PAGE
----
November 2001 - the joint task force of the Conference of Chief Justices and Conference of State CourtAdministrators held a 2-day conclave soliciting input from national experts on pro se litigation includingrepresentatives from the Legal Services Corporation, the American Bar Association, the National Association ofIOLTA Programs, the National Institute of Court Justice; state initiatives through the California AdministrativeOffice of the Courts and the Maryland Legal Assistance Network (MLAN); and consultants working on the issues.The Task Force presented its preliminary report at the January meeting with a full session set for the August jointmeeting.

February 2002 – The American Bar Association adopts amendments to the Model Rules and a new Rule 6.5provides for special treatment of the conflicts of interest rules for non-profit and court-annexed limited legalservices programs.“Unbundled” Legal Services” Court and Bar Rule Changes – In addition, related action has been taken in somestates. States with material that can be found on the website include:

  • Maine
    Amendments to the Maine Bar Rules - Maine's "unbundling" rules were promulgated on May 17,2001, effective July 1st. Amendments to the Maine Rules of Civil Procedure - Maine's "unbundling" rules were promulgated on May 17, 2001, effective July 1st.
  • California
    Report on Limited Scope Legal Assistance with Recommendations for California released on October 2001 by the Limited Representation Committee of the California Commission on Access to Justice Recommendations approved on July 2001 by the Board of Governors of the California State Bar.
  • New Mexico
    Amended on the 30th of January 2001, the New Mexico Supreme Court modified the   OfficialRules of Professional Conduct and the official comments (Rules 16-102 and 16 - 303) to clarify"limited representation" provisions. The comments highlight how the New Mexico rule differsfrom the ABA model rule.

Response by the Courts and the Legal Community – Impact of Technology There are a wide range of responses to the rise in pro se litigation and to the changes in technology, which allow forgreater and more sophisticated dissemination of legal information and materials. In addition the web and othertechnology are creating new ways in which the public is being educated on legal topics, selecting “unbundled”legal services, managing their own cases, and finding help from the courts in services targeted to self –representedlitigants. Many raise questions as to the best approach to provide access to the legal system. Ethical issues abound.Others blend entertainment with serious legal endeavors, yet nonetheless may influence public perception andaction.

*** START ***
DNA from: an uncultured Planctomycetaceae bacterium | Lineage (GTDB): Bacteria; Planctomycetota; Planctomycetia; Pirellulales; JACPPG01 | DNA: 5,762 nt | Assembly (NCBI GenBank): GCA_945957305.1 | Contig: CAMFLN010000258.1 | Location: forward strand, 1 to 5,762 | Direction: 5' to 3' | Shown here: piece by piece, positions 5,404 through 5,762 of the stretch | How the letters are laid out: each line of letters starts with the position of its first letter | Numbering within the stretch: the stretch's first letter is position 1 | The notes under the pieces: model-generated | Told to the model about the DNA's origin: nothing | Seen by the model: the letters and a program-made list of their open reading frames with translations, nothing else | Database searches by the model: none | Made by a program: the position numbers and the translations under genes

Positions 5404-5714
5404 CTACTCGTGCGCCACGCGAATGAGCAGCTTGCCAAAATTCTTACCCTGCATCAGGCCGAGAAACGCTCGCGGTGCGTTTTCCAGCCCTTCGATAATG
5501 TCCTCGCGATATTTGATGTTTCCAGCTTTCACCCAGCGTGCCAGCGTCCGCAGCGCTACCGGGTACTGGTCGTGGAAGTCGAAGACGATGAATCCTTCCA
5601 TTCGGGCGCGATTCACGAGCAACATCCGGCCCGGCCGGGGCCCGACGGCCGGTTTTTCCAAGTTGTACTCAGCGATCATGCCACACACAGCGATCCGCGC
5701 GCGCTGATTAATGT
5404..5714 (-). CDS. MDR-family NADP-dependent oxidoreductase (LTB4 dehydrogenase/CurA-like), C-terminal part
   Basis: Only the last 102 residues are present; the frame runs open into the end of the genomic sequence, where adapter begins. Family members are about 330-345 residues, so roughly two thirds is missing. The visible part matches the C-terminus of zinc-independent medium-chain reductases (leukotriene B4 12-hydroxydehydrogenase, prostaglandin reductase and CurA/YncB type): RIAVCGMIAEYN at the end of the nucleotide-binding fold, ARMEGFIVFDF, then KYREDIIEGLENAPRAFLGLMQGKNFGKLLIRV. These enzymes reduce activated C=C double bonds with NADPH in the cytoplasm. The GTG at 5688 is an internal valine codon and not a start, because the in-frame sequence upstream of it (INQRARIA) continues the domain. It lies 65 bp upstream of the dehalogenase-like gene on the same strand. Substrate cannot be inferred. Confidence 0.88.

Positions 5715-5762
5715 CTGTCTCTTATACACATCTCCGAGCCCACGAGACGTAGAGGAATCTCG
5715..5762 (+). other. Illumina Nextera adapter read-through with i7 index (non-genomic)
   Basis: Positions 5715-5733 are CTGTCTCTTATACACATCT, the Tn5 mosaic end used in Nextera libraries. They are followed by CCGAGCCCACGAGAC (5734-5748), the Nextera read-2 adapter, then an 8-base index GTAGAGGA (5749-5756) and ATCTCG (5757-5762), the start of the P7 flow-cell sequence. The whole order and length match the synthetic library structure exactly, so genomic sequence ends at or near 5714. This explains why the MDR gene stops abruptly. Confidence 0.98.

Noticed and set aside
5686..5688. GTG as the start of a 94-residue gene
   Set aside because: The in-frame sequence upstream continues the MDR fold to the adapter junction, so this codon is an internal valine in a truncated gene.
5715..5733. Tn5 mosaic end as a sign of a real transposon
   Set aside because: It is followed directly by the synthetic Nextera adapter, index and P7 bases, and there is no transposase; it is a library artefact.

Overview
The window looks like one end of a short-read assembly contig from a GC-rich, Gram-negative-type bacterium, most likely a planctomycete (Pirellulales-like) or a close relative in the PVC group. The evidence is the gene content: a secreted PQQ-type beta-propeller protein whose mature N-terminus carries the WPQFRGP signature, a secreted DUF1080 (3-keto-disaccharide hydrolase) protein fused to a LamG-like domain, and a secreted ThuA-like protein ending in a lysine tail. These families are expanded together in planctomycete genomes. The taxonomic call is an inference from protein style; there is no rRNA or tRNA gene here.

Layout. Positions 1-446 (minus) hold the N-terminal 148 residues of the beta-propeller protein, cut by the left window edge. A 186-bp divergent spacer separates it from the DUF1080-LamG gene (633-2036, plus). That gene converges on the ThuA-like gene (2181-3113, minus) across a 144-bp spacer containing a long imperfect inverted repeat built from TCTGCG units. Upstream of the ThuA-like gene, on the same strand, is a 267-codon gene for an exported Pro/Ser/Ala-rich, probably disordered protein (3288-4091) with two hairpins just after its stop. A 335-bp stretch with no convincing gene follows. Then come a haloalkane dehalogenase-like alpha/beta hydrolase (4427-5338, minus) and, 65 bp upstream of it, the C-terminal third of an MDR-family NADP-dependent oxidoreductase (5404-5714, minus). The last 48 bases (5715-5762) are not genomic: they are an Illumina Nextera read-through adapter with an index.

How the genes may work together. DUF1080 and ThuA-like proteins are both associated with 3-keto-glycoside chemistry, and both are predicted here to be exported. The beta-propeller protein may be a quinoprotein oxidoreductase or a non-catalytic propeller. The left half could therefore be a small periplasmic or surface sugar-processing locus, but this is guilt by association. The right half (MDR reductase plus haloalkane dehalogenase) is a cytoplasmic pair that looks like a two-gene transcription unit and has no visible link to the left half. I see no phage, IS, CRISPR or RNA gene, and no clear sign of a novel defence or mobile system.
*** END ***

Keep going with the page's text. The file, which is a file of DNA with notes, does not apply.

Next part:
• Court forms with instructions (in hard copy and posted on the Internet)
  • Instructional pamphlets, brochures, and videos available at the courts and at the office of legal servicesproviders
  • Self-service centers in the courts where “kiosks” provide automated document assemble and, in somecases, video instruction.
  • Legal self-help software packages
  • Web-based e-mail legal advice services
  • On-line form preparation services operated by a variety of entities
  • On-line subscription newsletters on legal topics
  • On-line intake screening tools for law firms
  • Self-service centers with assistance by family court staff
  • Legal clinics for pro se litigants operated by the private bar and by legal services providers
  • Legal advice hotlines some operated by non-profits and others on a fee-per-call basis. Some operate asstand-alone services while others as intake or referral mechanisms.
  • Unified family courts
  • Research on pro se and other brief services formats, including outcomes-based evaluations are underway
  • Pro bono attorney support for pro se programs
  • Case bidding services in which an individual poses a problem and several lawyers bid on assisting theperson.
  • Court TV
  • On-line mediation and other forms of alternative dispute resolution
  • Court and legal services assisted pro se programs with panels of attorneys willing on to provide“unbundled” legal services.